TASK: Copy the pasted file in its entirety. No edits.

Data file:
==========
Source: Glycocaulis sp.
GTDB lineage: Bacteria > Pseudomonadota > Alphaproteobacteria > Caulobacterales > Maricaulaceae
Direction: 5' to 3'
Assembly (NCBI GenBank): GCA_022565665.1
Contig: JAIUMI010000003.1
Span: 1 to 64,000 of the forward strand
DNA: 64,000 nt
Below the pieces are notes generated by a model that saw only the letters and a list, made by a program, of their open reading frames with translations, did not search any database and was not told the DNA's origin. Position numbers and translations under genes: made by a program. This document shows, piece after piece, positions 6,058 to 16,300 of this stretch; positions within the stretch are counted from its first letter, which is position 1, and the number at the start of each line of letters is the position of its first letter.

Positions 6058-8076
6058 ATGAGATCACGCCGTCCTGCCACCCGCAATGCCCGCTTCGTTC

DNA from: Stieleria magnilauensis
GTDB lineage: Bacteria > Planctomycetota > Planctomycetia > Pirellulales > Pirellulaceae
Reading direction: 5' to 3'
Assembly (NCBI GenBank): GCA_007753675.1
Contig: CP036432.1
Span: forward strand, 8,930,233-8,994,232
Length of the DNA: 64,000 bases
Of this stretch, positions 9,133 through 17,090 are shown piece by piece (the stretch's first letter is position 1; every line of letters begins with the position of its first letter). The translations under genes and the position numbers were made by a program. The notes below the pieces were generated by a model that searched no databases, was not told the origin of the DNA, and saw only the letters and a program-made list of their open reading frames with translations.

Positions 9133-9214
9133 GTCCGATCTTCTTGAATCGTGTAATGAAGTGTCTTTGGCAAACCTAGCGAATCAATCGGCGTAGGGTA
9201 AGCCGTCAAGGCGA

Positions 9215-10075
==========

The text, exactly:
Source: Glycocaulis sp.
GTDB lineage: Bacteria > Pseudomonadota > Alphaproteobacteria > Caulobacterales > Maricaulaceae
Direction: 5' to 3'
Assembly (NCBI GenBank): GCA_022565665.1
Contig: JAIUMI010000003.1
Span: 1 to 64,000 of the forward strand
DNA: 64,000 nt
Below the pieces are notes generated by a model that saw only the letters and a list, made by a program, of their open reading frames with translations, did not search any database and was not told the DNA's origin. Position numbers and translations under genes: made by a program. This document shows, piece after piece, positions 6,058 to 16,300 of this stretch; positions within the stretch are counted from its first letter, which is position 1, and the number at the start of each line of letters is the position of its first letter.

Positions 6058-8076
6058 ATGAGATCACGCCGTCCTGCCACCCGCAATGCCCGCTTCGTTC

DNA from: Stieleria magnilauensis
GTDB lineage: Bacteria > Planctomycetota > Planctomycetia > Pirellulales > Pirellulaceae
Reading direction: 5' to 3'
Assembly (NCBI GenBank): GCA_007753675.1
Contig: CP036432.1
Span: forward strand, 8,930,233-8,994,232
Length of the DNA: 64,000 bases
Of this stretch, positions 9,133 through 17,090 are shown piece by piece (the stretch's first letter is position 1; every line of letters begins with the position of its first letter). The translations under genes and the position numbers were made by a program. The notes below the pieces were generated by a model that searched no databases, was not told the origin of the DNA, and saw only the letters and a program-made list of their open reading frames with translations.

Positions 9133-9214
9133 GTCCGATCTTCTTGAATCGTGTAATGAAGTGTCTTTGGCAAACCTAGCGAATCAATCGGCGTAGGGTA
9201 AGCCGTCAAGGCGA

Positions 9215-10075